The first time I had trouble with a kidney stone, I went to the emergency room around 2 in the morning, was released to go home around 5am, and the stone passed around midday. The second time, however, the lithotripsy did not break up the stone but just knocked it out. It took a week to pass. The kidney stone had to work its way into the ureter, a very small bio-tube that connects the kidney to the bladder. The stones often obstruct and stretch ureter which causes the severe episodic pain which is felt, as previously mentioned, in the lower abdomen and groin. It is the worst pain I have ever experienced. On top of the pain and discomfort, there is a embryological link with the kidney and the intestines and the vomiting center is stimulated and nausea and vomiting make a very bad situation worse.
My hope is that the stone passes after the treatment because if it doesn’t, the urologist will have to take a more invasive approach. The thought of a laser being threaded up to the kidney is not a pleasant one.
Last Sunday, a week ago today, I woke up and felt pretty good. The family was getting ready to go to church and I went downstairs and sat in front of my computer. When I stood up I felt a twinge of pain and although my first thought was for the worse, I convinced myself it was nothing. By the time I went upstairs I told my wife I would not be going to church. Three hours later, we were back at the emergency room.
I have been to the emergency room several times for this now, that even in my pain, I know what is going to happen. I fill out a form and show proof of insurance. I am brought back to see a nurse and a physician. The nurse takes vital signs and the doctor gets briefed on my medical history by asking dozens of questions . . .the first one is, “how are you doing?”. My pre-programmed response of “I am doing ok” is challenged with “you cannot be doing okay or you would not be here”. After my self diagnosis is confirmed the doctor gives me a brief overview of what they are going to do for me.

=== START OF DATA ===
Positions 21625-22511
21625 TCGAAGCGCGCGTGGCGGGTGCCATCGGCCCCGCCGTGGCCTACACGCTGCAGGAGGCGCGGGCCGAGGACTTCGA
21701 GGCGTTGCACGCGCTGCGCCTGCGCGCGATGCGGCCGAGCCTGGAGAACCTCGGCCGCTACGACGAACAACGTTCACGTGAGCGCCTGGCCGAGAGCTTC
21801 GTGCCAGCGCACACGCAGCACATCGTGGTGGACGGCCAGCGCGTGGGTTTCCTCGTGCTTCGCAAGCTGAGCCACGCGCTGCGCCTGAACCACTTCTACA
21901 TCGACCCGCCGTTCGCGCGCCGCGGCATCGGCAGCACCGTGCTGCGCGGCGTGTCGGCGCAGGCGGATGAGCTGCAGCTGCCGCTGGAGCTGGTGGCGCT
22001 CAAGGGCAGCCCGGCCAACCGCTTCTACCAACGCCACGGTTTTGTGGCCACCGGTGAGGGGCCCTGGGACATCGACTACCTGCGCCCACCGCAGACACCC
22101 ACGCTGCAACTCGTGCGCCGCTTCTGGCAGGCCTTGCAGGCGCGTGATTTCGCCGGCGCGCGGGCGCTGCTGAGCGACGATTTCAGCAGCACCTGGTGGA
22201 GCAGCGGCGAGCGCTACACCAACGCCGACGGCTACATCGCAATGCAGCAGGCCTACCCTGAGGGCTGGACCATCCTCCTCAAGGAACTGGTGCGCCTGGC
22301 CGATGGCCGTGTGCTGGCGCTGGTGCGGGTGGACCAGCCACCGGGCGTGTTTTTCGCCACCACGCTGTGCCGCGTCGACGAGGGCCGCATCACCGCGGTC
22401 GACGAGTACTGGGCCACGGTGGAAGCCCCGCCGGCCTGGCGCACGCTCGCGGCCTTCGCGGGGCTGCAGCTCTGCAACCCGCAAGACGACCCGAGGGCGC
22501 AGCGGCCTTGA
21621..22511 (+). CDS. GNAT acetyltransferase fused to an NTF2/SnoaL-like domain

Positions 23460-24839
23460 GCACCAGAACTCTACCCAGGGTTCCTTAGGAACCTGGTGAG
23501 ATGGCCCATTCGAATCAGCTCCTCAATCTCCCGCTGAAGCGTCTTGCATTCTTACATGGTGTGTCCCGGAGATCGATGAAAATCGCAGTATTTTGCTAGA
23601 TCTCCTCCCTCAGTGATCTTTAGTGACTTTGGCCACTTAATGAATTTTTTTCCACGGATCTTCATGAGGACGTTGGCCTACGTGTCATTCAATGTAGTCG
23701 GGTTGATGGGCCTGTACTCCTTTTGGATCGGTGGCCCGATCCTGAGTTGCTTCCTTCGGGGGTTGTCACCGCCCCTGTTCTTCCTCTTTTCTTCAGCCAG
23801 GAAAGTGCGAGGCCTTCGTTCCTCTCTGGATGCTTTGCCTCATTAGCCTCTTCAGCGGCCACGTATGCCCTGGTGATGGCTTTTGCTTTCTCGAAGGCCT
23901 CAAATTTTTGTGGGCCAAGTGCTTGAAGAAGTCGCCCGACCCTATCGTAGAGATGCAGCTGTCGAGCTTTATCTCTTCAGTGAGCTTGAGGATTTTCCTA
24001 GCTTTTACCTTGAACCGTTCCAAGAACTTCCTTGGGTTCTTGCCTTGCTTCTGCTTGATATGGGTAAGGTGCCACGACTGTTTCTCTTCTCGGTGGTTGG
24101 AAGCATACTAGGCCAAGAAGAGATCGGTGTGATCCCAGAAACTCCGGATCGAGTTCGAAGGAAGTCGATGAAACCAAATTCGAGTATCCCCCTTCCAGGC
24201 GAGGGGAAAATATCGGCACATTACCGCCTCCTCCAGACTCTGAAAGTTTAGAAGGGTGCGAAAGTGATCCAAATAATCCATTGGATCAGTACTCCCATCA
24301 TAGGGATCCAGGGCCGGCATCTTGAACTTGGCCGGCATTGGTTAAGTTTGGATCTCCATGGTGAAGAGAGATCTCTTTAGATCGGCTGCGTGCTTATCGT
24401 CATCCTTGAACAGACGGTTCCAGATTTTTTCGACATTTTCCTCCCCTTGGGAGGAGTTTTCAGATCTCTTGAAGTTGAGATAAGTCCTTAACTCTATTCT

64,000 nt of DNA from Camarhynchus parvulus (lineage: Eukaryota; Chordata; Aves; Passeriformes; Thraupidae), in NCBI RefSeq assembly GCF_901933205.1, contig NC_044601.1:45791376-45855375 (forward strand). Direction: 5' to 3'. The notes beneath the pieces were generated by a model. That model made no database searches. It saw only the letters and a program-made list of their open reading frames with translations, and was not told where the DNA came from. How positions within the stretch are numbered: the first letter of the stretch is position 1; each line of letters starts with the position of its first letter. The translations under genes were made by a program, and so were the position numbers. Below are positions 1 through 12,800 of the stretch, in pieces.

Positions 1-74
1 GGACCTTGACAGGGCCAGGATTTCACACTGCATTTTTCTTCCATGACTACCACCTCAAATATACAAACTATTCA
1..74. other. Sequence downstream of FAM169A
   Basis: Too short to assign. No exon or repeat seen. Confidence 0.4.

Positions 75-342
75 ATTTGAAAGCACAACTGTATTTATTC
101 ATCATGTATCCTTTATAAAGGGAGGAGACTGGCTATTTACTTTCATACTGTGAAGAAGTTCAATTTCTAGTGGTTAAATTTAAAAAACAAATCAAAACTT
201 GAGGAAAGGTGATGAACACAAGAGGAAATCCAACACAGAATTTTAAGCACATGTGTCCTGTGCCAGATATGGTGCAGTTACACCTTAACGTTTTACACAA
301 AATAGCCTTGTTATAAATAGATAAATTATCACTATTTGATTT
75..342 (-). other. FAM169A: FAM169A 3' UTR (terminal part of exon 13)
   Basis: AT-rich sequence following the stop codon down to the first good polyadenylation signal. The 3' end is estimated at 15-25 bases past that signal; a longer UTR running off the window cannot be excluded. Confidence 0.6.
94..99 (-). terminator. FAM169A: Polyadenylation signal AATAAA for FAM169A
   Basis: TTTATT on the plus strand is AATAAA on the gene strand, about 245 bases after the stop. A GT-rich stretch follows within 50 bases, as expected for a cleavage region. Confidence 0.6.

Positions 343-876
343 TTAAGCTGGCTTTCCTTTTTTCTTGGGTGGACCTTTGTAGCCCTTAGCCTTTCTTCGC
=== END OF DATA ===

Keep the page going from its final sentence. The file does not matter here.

I am walked over to another room and a male nurse comes in to chat. He starts an IV and then says he will be right back with some relief. I have no idea what he comes back with . . several vials that are injected direct into my IV. He tells me that he is going to give me a pain killer that will go right to work. I am warned that I may feel a slight burning sensation but it will pass and I am going to feel a heavy weight on my chest. I have no idea what he put into me but it works. It was a rocket ride of sorts and I can fully understand why there are drug addicts now. To go from intense pain to euphoric pleasure and then sudden peace with my situation is a remarkable experience. I am wheeled for an MRI and also for X-rays where it is later confirmed that I do have a 4mm stone working its way from my kidney to my bladder.
I am released from the hospital that afternoon. It will take three days for the stone to be caught in the strainer. There are several more but the fragments are small and it is my hope they can all just pass without incident. My long term hope of relief is temporal, at best. I have read that the recurrence rates are estimated to be around 10% per year, totaling 50% over a 5–10 year period and 75% over 20 years. I am also told that men are affected approximately 4 times more often than women. As my father in law is fond of reminding me, growing old is not for sissies.